Muppet said...

I am in awe. Each of your posts is a lesson, your collection of posts is already better by far than most animation books out there. Congratulations, you are a good man.

abwinegar said...

This gives me an idea in my drawing excersies. I'll work it in.

Thanks John.

abwinegar said...

Oops! I meant , "exercise". Dang these spelling errors.

Ha Ha Ha.

applepwnz said...

Another great post John! Although ironically enough, I did notice a spelling mistake in "The Boy Who Cried Rat" there was a part that said "moe the lawn"

Anonymous said...

"Isn't she adorable?" lol

Anonymous said...

Can you go into more detail about lumps? Maybe using some drawings as examples.

You've talked about them a lot and I'm still confused about what they are.

diego cumplido said...

I support the "lumps" question: what are them?

Ben Williams said...

Great stuff. I was just wondering did anyone save the pages from the 'Scene Planning For TV - Setups for storyboard and layout 2' post a few days ago. I can't view pages 5-9 and would really like to get hold of them. Cheers.

RoboTaeKwon-Z said...

Great lesson this week, John. From now on, all of my outlines will be that simple.
I love the bonus Avery analysis too.
So much to take in.
Thanks!

fluffy said...

"You are going to have to use some words when you write a cartoon-in outlines and premises -which the audience never sees, and in dialogue - which the audience hears. If you spell badly and can't construct a sentence, then it's pretty certain that you'll have trouble constructing a paragraph, let alone a story. You also won't be able to write effective dialogue if you have trouble with language."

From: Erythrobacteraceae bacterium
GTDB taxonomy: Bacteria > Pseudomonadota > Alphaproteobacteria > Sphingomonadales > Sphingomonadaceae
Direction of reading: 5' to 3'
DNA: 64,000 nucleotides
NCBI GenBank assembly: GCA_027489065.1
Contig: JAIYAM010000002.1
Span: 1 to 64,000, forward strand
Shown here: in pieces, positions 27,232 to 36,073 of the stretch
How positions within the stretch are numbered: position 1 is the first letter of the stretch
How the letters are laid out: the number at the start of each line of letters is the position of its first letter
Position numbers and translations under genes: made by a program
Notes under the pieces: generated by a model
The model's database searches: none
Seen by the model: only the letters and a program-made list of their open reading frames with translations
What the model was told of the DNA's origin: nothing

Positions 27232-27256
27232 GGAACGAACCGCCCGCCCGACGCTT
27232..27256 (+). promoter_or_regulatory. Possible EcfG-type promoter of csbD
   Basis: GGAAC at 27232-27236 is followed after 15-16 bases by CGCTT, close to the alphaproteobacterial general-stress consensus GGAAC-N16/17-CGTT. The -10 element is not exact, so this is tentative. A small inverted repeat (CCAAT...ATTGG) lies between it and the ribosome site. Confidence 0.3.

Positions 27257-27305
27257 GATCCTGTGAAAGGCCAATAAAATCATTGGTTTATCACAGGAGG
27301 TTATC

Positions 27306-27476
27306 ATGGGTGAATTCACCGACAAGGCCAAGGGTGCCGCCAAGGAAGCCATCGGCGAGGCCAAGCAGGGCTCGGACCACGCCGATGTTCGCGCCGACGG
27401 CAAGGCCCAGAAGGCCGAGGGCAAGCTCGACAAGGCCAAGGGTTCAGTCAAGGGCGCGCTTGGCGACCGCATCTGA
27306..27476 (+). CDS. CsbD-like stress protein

THANK YOU. I am so sick of people on the Internet who apologize for peoples' bad grammar and spelling by saying things like, "Well as long as they get their point across isn't that all that matters?"

Bad spelling and grammar make it harder for them to get their point across. It pulls the reader out of what they're reading, to start with, and if they don't have the attention to detail that leads them to spell basic words right or know the difference between "their," "there," and "they're," chances are they don't actually know what words they mean to use in general.

Sure, it's POSSIBLE to decode sentences like "& then teh kat walks ovr 2 the bag & sticks it's hed inside & its reely funny bcuz it doesnt no their's a stick of dinamite in their" but who really wants to try to figure it out?

Kent B said...

Your analysis of Tex Avery cartoons is spot on and insightful. These pictures really are "textbook" for cartoon making. Do you have any storyboard sequences from these to show how they arrived at this?

It was really interesting to see the storyboards from "Falling Hare" to see that the storyboard basically "worked out the story" All the emotion and exaggeration was added by Bob with the voice performance, cutting/layout, and animation performance - all worked out to music. - You mean the story guy works out the story and then the Director directs? What a revolutionary concept!

Vincent Waller said...

As Eddie would say Egad! One day I'll figure out the difference between a stooge and verb that cuts grass!

Jesse Oliver said...

Hey John

I love Tex Avery's "The Counterfeit Cat"!

Did you study that cartoon a lot back then?